Enigmatic Variations 1491 (Hints)
Pioneer by Wickball
Hints and tips by The Numpties
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Dave Hennings’ crossword database tells us that this is Wickball’s sixth thematic cryptic crossword. He has set for the Inquisitor and Enigmatic Variations series.
Preamble: Seven answers are too long and must be accommodated by displaying two discoveries in the grid, each comprising seven characters, to be entered in the appropriate format. In 20 other clues, an extra letter produced by wordplay spells out an allusion to one of the discoveries; one further clue is perversely informative. In the completed grid, the contents of two cells must be amended to reveal the name of the PIONEER (13, two words) responsible, which solvers must highlight together with the discoveries (25 cells in total). Chambers Dictionary (2016) is recommended; one answer is an abbreviation.
“Read the preamble” we frequently remind ourselves. Here the word ‘characters’ and the information that they must be ‘entered in the appropriate format’ alerts us to the fact that some things that are not just letters will be appearing in our final grid. We have met numbers, Greek letters and symbols before and we are on the lookout for those again. We wonder about a PIONEER but realize that that can be an explorer or a pathfinder in a wide range of fields.
11a Anthem during jog around institute (7)
Three wordplay elements lead to a fairly unusual word for an anthem.
13a I imagine a pie’s OK upsetting the rule (6)
This clue completely flummoxed us until we had had the penny-drop moment and re-read the preamble. It might be a useful prompt to some clever solvers.
16a Hope beginning to fade sadly in fat cat (7)
We wondered whether Wickball had, by some second sense, got news of Boris, our very fat, blind and rather useless cat, but after losing that bit of hope and thinking of another word for ‘fat’, we realized that his cat was rather larger and of a different kind.
22a Highly regarded territory – one’s scalp (8)
Remember that we are looking for twenty extra letters in the wordplay. A very entertaining clue here gives us one.
24a Victorian cadges craft (4)
Here is another of those sneaky crossword indicators (like Perth which can be in Australia or Scotland). ‘Victorian’ can be indicating a word from the century before last or just telling us that it is used in Australia. This was not a usage familiar to us.
29a US statement is nothing special (4)
There are no unches in this four-letter solution and Chambers confirmed for us that the letters that appeared in our grid were a US statement. We needed the first three to provide ‘nothing’.
34a Funny old diary, Asian tongue (5)
We are always astonished by the wide reach of Anne R Bradford’s Crossword Solver’s Dictionary. Of course this obscure language appears in her list of languages.
35a Potentate‘s tree planted between two rivers (5)
The underlining probably says it all. That three-letter tree is one that we have come to know (like ASTI, the TSETSE fly, THETES, ETAS and ESNES) through solving crosswords.
36a Fellow oddly ill felt broken bone (6)
The wordplay here required us to do three things; use the fellow, consider how one is ‘oddly’ ill and do the breaking to produce the bone. We needed to remember to hunt for another extra letter too.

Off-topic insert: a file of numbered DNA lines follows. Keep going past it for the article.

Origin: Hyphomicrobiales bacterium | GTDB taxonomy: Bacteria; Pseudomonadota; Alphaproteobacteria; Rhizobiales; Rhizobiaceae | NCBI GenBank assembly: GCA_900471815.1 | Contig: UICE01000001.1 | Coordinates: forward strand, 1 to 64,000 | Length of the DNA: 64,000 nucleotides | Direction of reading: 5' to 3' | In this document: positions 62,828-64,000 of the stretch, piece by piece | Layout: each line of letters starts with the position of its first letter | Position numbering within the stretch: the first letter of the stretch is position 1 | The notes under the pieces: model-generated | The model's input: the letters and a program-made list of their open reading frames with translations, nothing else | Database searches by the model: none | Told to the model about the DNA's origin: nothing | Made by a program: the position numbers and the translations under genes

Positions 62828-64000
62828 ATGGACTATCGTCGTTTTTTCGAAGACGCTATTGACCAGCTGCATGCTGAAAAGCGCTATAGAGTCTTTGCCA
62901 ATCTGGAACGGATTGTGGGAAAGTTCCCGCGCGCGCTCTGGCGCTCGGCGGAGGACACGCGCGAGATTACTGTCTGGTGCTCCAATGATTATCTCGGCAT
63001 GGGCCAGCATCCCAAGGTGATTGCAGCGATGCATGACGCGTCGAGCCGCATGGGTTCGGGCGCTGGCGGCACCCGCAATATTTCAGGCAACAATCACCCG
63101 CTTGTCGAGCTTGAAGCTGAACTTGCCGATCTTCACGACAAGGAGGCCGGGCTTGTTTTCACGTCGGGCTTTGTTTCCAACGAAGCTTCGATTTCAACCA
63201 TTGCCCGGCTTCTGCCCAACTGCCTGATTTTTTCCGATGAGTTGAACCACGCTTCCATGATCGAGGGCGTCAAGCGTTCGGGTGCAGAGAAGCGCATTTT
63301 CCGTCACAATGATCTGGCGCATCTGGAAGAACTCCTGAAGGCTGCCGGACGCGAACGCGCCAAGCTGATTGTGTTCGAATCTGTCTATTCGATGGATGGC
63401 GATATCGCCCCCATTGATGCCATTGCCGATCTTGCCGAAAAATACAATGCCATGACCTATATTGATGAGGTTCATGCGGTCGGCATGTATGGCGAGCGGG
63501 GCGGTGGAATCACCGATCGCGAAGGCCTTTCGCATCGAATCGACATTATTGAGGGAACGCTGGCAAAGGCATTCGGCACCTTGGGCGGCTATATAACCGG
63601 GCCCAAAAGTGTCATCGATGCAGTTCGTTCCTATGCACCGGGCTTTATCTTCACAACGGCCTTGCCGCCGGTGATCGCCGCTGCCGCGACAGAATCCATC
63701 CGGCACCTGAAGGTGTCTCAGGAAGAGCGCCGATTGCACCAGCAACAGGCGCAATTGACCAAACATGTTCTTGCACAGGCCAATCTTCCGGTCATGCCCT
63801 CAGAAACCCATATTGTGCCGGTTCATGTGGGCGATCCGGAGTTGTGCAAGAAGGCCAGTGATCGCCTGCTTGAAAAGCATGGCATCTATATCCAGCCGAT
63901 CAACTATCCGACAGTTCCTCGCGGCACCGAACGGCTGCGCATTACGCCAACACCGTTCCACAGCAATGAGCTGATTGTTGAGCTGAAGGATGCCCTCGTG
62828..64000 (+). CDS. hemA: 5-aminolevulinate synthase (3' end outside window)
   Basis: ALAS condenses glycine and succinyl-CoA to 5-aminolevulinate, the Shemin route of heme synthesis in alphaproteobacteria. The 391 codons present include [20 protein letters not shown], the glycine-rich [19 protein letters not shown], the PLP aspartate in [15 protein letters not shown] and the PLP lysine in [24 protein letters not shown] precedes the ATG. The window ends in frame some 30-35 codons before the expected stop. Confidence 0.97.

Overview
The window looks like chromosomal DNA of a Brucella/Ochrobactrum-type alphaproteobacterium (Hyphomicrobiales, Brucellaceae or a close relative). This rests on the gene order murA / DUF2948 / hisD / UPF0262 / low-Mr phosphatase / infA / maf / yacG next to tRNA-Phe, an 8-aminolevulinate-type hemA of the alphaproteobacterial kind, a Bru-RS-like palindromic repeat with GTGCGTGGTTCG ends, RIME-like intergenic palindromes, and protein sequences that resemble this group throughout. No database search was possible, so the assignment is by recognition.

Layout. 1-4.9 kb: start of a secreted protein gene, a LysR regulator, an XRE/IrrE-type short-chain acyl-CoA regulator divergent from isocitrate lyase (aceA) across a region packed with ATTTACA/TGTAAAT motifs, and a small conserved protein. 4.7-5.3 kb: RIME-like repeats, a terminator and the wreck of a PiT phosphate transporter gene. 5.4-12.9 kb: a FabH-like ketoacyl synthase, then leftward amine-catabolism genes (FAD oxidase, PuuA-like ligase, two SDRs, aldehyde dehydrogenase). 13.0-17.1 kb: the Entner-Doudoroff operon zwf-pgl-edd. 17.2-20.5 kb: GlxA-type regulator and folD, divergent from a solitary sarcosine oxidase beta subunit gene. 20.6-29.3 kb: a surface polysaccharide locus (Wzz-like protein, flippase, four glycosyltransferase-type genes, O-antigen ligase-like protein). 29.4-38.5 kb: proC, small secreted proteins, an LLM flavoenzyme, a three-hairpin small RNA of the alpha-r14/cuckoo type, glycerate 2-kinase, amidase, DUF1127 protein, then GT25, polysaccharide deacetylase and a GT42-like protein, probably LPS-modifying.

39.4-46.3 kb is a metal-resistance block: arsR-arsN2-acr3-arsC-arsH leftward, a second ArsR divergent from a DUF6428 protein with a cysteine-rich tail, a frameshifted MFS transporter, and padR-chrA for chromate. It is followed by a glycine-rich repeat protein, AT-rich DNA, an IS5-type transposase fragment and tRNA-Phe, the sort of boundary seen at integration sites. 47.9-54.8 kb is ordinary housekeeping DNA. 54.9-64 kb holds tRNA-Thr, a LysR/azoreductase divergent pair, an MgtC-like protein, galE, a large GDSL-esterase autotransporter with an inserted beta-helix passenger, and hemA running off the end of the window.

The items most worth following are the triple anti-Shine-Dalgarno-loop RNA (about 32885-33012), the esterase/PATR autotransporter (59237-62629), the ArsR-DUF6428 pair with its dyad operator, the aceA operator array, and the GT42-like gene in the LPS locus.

41a Involving shared responsibility to consider carefully, we hear (4)
Remember that ‘seven answers are too long’ and that we are looking for those ‘characters to be entered in the appropriate format’.
44a Ambassador abridged very large passages of notes (7)
Words like ‘tenuto’ and ‘piano’ are more words that become familiar to crossword solvers. This one is a slightly less familiar musical term.
45a Part of running track: Pink Floyd’s Arnold ______ (4)
It is a good idea, here, to check the spelling of Pink Floyd’s Arnold.
4d Allegedly composed a rondo (4)
We had to tell ouselves that ‘allegedly’ might be a prompt about a homophone.
7d Fat one absorbed in old record papers (3)
This clue helped us understand what was going on. The ‘old records’ are usually LPs or EPs and you might well carry the papers around with you but there was something suspect about the given word length.
14d Rough and ready Romeo leaves fish market in chaos (5)
As in the clue we commented on above, there was something suspect about the given word length that didn’t tally with the solution that was spelled out here when we removed Romeo from a chaotic fish market.
30d Friends essentially upgraded to best epicures (5)
‘Essentially’ in these crosswords usually refers to the central letter and ‘upgraded’ moves it forward in the alphabet, creating a less common word and, again, giving us a puzzling word length.
34d Bad law upset some hearts perhaps (5)
We were so busy working out how to fit in over-long words that we had almost forgotten to look for those essential extra letters needed to spell out the ‘allusion’.
37d Left part of supermarket heading off for yarn (4)
Again, the letter count was what puzzled us.
The penny-drop moment for the Numpties was when we had worked out those twenty extra wordplay letters. We needed Google to help us find that allusion and the person who made it. If, like one of the Numpties, you are out of your familiar ground in this field, you will be able (by asking Wiki about the PIONEER) to identify both of the discoveries and the two sets of seven characters needed to display them. Note the word ‘characters’. In each case, three will already have appeared in your solution grid.
Remember to amend those two cells and to highlight the pioneer’s name and his two discoveries.
Do please send in your entry and add your comments here and to the setters’ blogs that are appearing on Big Dave’s site on Thursdays and to the detailed blogs that also appear on Thursdays on fifteensquared.
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